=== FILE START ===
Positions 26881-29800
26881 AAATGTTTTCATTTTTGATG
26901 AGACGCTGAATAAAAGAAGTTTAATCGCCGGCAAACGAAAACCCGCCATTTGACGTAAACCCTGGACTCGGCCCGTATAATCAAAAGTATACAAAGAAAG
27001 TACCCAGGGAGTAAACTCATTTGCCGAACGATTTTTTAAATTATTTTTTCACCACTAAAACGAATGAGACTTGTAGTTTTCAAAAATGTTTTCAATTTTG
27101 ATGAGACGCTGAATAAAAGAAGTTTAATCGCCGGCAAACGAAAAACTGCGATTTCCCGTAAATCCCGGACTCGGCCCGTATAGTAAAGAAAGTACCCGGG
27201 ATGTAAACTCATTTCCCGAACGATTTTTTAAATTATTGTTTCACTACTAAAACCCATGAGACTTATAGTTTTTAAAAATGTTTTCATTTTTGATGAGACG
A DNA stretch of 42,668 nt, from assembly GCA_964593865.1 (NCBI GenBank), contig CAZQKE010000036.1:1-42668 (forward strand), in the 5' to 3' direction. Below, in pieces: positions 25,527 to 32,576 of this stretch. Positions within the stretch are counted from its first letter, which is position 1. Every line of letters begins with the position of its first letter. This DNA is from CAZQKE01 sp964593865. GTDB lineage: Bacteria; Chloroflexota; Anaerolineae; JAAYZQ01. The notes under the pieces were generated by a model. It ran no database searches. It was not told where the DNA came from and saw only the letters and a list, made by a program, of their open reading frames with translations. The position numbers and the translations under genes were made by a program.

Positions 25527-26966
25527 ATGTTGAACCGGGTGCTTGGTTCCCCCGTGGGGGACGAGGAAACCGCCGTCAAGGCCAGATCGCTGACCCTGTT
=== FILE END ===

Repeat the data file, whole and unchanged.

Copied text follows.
Positions 26881-29800
26881 AAATGTTTTCATTTTTGATG
26901 AGACGCTGAATAAAAGAAGTTTAATCGCCGGCAAACGAAAACCCGCCATTTGACGTAAACCCTGGACTCGGCCCGTATAATCAAAAGTATACAAAGAAAG
27001 TACCCAGGGAGTAAACTCATTTGCCGAACGATTTTTTAAATTATTTTTTCACCACTAAAACGAATGAGACTTGTAGTTTTCAAAAATGTTTTCAATTTTG
27101 ATGAGACGCTGAATAAAAGAAGTTTAATCGCCGGCAAACGAAAAACTGCGATTTCCCGTAAATCCCGGACTCGGCCCGTATAGTAAAGAAAGTACCCGGG
27201 ATGTAAACTCATTTCCCGAACGATTTTTTAAATTATTGTTTCACTACTAAAACCCATGAGACTTATAGTTTTTAAAAATGTTTTCATTTTTGATGAGACG
A DNA stretch of 42,668 nt, from assembly GCA_964593865.1 (NCBI GenBank), contig CAZQKE010000036.1:1-42668 (forward strand), in the 5' to 3' direction. Below, in pieces: positions 25,527 to 32,576 of this stretch. Positions within the stretch are counted from its first letter, which is position 1. Every line of letters begins with the position of its first letter. This DNA is from CAZQKE01 sp964593865. GTDB lineage: Bacteria; Chloroflexota; Anaerolineae; JAAYZQ01. The notes under the pieces were generated by a model. It ran no database searches. It was not told where the DNA came from and saw only the letters and a list, made by a program, of their open reading frames with translations. The position numbers and the translations under genes were made by a program.

Positions 25527-26966
25527 ATGTTGAACCGGGTGCTTGGTTCCCCCGTGGGGGACGAGGAAACCGCCGTCAAGGCCAGATCGCTGACCCTGTT